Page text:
Mali: Europe Agrees To Stay And Fight


January 19, 2017: The EU is taking the lead in trying to bring peace and good government to Mali. Peace means more foreign investment and greater economic growth. Good government means reducing the crippling corruption and improving the quality of government services. The most difficult aspect of that is trying to professionalize the Mali military. The EU has maintained a force of over 500 trainers since 2015 in a continuing effort to improve the skills of the troops. At this point about half the 18,000 Mali military personnel have had some of this training and the assessment of the trainers is that it will take at least ten years of effort to professionalize the military. It takes so long because you have to train and monitor officers and NCOs as they serve for years and advance in rank and experience. It’s the officers who can quickly destroy a well trained and equipped military and it takes a long time to show officers how to avoid the temptation to allow corruption to keep the military weak and unreliable. Corruption in general is the root cause of most economic and political problems in Africa (and worldwide).

The Islamic terrorists remain in Mali and the region but are not strong enough to again take control of any part of Mali. Despite that the Islamic terrorists continue to be disruptive. There were about 200 Islamic terrorist related acts of violence in Mali during 2016, 80 percent of them in the north. The main source of this violence is AQIM (Al Qaeda in the Islamic Maghreb) which was formed in 2007 from several of the 1990s era Algerian groups. AQIM now operates throughout northern and west-central Africa.

Because AQIM leadership still contains a lot of Algerians the Algerian government has been helpful to African nations where AQIM is operating. AQIM now spends most of its time smuggling drugs, people and whatever else pays (like kidnapping Westerners). AQIM carries out or sponsors (with money, weapons and advice) smaller groups to carry out attacks and share the credit. AQIM likes to stay in the headlines. Veteran AQIM leader Mokhtar Belmokhtar is another Algerian who has survived and went on to found and lead AQIM affiliate al Mourabitoun. Belmokhtar has been responsible for many high-profile attacks in Libya, Algeria, Niger and Mali since 2011. He was believed to have been killed in a late November 2016 by a French airstrike in Libya but there has still not been any confirmation and the most recent AQIM attack in Mali mentioned Belmokhtar as one of those responsible. The U.S. has long offered a $5 million reward for information that would lead to the death or capture of Belmokhtar.

Two of the most active AQIM affiliates are in Mali, mainly because the government there has not yet resolved the ethnic feuds that have been a problem since the nation was formed in 1960. The oldest AQIM affiliate in Mali is Ansar Dine which was formed in the north near Timbuktu (because many of its leaders and members came from the area). Ansar Dine was unique in that it was the only Islamic terrorist group from Mali and was formed in 2012 by Tuareg Islamic radicals who were formerly secular rebels. Ansar Dine always saw itself as the only Malian group in AQIM, which many Malians consider a bunch of gangsters, dependent on its relationship with drug gangs (al Qaeda moves the drugs north to the Mediterranean coast) and kidnappers (who hold Europeans for multi-million dollar ransoms). All this cash gave AQIM a lot of power, both to buy weapons and hire locals. After France chased most Islamic terrorists out of the north in 2013 Ansar Dine became the main AQIM representative in Mali because it was not considered foreign and thus able to survive among kinsmen.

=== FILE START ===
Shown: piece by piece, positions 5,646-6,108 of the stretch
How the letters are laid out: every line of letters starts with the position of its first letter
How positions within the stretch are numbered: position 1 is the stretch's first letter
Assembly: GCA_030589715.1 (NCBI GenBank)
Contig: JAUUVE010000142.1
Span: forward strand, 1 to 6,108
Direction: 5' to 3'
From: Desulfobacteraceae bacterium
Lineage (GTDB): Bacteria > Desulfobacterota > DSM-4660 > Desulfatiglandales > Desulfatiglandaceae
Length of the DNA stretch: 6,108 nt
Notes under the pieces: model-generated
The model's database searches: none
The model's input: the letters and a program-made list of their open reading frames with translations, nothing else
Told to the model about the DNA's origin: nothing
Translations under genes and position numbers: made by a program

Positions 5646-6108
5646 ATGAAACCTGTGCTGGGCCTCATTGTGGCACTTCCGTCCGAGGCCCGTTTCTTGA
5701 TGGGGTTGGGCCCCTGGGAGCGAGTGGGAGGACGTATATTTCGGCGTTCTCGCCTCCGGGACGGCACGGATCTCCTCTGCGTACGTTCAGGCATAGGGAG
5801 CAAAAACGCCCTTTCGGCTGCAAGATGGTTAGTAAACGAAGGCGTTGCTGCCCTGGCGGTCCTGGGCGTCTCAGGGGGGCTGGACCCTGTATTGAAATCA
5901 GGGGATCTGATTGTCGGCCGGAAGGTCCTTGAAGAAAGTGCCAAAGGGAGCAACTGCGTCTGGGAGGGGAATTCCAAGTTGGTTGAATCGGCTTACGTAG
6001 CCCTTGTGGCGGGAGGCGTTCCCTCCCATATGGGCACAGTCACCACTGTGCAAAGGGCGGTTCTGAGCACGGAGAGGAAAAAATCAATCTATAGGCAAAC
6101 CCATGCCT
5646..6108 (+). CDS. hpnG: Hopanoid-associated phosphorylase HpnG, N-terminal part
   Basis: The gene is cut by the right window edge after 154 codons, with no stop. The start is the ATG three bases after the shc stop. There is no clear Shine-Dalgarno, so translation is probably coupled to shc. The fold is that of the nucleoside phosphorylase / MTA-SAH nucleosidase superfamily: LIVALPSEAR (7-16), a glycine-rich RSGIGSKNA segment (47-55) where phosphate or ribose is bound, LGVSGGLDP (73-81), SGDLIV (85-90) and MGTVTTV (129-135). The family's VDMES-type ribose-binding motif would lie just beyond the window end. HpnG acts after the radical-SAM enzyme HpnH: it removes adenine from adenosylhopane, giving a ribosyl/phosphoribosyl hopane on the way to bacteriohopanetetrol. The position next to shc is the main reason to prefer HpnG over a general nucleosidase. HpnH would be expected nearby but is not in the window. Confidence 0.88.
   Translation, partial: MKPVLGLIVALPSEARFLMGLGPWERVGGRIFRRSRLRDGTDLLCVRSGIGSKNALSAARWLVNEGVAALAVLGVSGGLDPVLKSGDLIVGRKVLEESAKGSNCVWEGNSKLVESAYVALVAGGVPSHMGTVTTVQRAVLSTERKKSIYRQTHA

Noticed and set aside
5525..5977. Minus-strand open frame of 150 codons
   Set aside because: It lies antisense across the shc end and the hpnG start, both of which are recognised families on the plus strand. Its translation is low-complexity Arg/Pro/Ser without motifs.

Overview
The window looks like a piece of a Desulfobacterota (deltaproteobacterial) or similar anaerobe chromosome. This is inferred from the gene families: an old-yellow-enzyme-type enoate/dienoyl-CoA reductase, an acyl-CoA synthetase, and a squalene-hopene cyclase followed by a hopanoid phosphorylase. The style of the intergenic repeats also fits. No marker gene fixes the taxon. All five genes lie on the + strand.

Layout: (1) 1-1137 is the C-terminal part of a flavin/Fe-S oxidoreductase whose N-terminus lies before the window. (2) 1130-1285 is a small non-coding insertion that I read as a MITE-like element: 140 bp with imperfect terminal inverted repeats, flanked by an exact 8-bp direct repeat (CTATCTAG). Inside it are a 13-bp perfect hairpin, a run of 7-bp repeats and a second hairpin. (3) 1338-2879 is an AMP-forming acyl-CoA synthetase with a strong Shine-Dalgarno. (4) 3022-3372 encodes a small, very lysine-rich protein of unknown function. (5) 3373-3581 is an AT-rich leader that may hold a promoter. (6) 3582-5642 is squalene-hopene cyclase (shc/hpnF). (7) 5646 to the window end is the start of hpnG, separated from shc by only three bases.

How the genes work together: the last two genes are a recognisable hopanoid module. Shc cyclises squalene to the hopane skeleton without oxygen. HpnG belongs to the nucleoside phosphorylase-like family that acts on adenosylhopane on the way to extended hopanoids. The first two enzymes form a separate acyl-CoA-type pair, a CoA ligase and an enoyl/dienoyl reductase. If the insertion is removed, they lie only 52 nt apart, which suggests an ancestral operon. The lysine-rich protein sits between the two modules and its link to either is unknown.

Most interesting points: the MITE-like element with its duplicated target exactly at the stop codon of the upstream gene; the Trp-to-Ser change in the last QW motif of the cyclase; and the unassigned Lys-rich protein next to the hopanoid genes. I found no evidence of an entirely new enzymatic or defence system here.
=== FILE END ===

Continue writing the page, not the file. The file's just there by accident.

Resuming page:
In central Mali the FLM (Macina Liberation Front) was created in 2015 with the help, and example, of Ansar Dine. FLM is composed mostly of young Fulani men. The Fulani tribes of central Mali are producing a growing number of recruits for Islamic terrorists. FLM openly identifies with the Fulani (Macina are the local branch of the Fulani). FLM became active in early 2015 and since then has claimed responsibility for a growing number of attacks. It started out with calls for Fulani people to live according to strict Islamic rules. That in turn led to violence against tribal and village leaders who opposed this. That escalated to attacks on businesses and government facilities. FLM considers Ansar Dine their friend and ally mainly because Ansar Dine was inspired by al Qaeda but was always composed of Malians, mainly Tuareg, northern Arabs and some Fulani. Although most Malians are Moslem few want anything to do with Islamic terrorism. But the Fulani have always seen themselves as a people apart, an attitude common with the nomadic peoples from the Sahel (the semi-desert area between the Sahara and the much greener areas to the south). That makes joining FLM more attractive to young men, especially since the Fulani have also been involved with smuggling for a long time and that is seen as an acceptable profession. Another thing that sets the Fulani apart is that still think of themselves as nomadic and thus don’t really believe in borders.